​Avoiding Pricey Low Volatility Investing

By Feifei Li

JULY 2013 Read Time: 10 min

Low volatility investing reduces a portfolio’s exposure to the market factor in favor of other historically reliable sources of equity risk premium.
But the alluring risk-adjusted performance characteristics of low volatility strategies have lately attracted serious investors, and many managers have developed products to meet the growing demand. Is it possible to preserve the benefits of low volatility investing when prices rise? Feifei Li, Head of Research, suggests implementation refinements that might make a difference.

Strong interest in low volatility equity investing has triggered in-depth discussions about how the strategy works and what investors should watch out for when entering the space. Empirical evidence demonstrates that low volatility strategies offer higher-than-market returns and considerably lower risks, producing highly attractive Sharpe ratios that are 50% to 100% greater than that of the market index. Not surprisingly, these desirable performance characteristics have attracted many players to the market. In this issue, we will focus on one of the biggest challenges in harvesting the seemingly low hanging fruit: its popularity.

Fast Flows Into the Low Volatility Arena
Low volatility strategies dramatically increased in popularity after the Global Financial Crisis. As Figure 1 and Figure 2 show, the total assets managed in accordance with low volatility strategies, and the number of U.S. managers specializing in low volatility investing, both more than doubled in 2011. According to eVestment Alliance, USD8.65 billion was managed by 27 managers at the end of 2010. One year later close to USD20 billion was managed by 54 managers. As of March 31, 2013, the assets under management were USD58.47 billion, and the total number of managers was 72.

Value and Low Volatility
The fast pace of growth raises the question: Does the rapid flow into this space erode the strategy’s effectiveness in delivering attractive risk-adjusted returns? This is a legitimate concern. After all, naïve low volatility portfolios are designed to reduce market risk but lack an investment thesis on returns. If cash equivalents were an option, they would dominate the low volatility portfolio and produce very uninteresting returns. Investors, we believe, are interested in more than merely minimizing the volatility of their equity portfolio; they are also interested in earning an “appropriate” return. The investment decision makes sense only in the context of trade-offs between return and risk.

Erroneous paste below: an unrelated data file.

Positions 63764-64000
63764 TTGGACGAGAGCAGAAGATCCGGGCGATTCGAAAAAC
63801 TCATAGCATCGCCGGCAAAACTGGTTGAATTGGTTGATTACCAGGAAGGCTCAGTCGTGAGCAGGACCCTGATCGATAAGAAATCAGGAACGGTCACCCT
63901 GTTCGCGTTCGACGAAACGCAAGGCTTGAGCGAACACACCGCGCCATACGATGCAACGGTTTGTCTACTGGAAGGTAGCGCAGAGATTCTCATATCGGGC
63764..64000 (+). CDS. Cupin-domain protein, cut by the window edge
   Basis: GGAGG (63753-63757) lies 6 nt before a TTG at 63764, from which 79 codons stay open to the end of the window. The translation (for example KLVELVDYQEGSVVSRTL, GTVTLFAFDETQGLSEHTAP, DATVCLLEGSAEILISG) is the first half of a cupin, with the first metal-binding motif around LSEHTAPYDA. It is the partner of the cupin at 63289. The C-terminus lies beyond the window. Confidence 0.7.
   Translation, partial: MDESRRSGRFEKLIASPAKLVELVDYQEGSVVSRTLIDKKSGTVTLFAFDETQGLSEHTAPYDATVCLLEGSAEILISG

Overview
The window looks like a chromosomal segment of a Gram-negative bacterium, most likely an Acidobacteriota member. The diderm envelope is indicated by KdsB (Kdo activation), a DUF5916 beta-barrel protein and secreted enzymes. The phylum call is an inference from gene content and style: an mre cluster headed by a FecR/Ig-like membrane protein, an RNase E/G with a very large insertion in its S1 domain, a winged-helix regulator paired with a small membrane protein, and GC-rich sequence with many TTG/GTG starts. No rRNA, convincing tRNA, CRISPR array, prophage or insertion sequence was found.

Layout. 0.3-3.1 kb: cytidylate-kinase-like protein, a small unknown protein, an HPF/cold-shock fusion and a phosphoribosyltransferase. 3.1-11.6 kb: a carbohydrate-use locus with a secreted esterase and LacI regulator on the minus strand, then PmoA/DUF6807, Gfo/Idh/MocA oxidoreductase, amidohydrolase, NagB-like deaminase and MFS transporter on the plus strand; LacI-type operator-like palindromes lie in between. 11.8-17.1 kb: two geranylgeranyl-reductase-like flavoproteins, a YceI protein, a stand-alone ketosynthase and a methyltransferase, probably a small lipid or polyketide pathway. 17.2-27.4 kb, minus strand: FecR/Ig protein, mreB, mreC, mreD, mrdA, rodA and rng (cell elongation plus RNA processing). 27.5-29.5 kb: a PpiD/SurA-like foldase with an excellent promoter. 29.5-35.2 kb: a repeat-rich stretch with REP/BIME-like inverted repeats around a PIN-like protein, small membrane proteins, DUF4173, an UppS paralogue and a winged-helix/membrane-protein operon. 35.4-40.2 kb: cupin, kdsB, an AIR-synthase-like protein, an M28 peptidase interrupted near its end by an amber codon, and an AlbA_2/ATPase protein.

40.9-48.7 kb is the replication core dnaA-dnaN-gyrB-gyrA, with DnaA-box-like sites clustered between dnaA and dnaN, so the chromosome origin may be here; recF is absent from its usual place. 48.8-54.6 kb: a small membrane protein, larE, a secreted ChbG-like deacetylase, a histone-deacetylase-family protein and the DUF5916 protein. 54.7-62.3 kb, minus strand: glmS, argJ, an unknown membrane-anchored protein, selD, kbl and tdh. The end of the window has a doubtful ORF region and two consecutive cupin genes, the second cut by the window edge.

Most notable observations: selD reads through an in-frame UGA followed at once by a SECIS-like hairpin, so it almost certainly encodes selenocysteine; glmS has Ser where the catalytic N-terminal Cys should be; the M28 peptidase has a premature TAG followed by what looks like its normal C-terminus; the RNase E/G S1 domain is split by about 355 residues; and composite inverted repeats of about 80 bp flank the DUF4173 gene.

Empirical research shows that low volatility strategies reallocate risk from the market factor to other reliable sources of equity returns, forming a more risk-balanced portfolio. Lower volatility is the natural consequence of this risk diversification (Chow, Hsu, Kuo, and Li, 2013). It is fortuitous that, in developed markets, low volatility stocks earn an anomalous premium due to investors’ “leverage aversion” (Black, 1972; Frazzini and Pedersen, 2011) or “speculative demand for gambling” (Baker, Bradley, and Wurgler, 2011), and that they also benefit from a value premium. These anomalous premiums, historically, have more than offset the loss in return associated with the reduction in portfolio risk. However, as Chow et al. (2013) discovered, in emerging markets, low volatility stocks have not historically been the “cheap” stocks and can indeed be the high price-to-book stocks (see also Oey, 2013). It is possible that, if low volatility stocks were to become more expensive in the developed world (exhibiting growth-like P/B ratios), then the premium they earn might no longer suffice to offset the loss of return due to reduced market exposure.

Is that the case now? Let’s take a look at the valuation ratios of three naively constructed low volatility strategies: Minimum Variance, Inverse Beta, and Inverse Volatility.1  Market capitalization-weighted portfolios will serve as benchmarks (Table 1). In developed markets, the low volatility group has historically tended to have higher earnings yields and lower book-to-price ratios than the market cap-weighted portfolio. However, over the past 10 years, the cheapness or “valueness” of developed market low volatility stocks seems to have diminished. As of May 1, 2013, the earnings yield and B/P ratio data indicate that low volatility strategies have become more expensive than the market cap-weighted core indices. In emerging markets, the valuation level for low volatility strategies has never been lower, relative to the core equity index—but emerging market low volatility portfolios are growing less attractive, especially considering that the benchmark index has fallen quite a bit this year.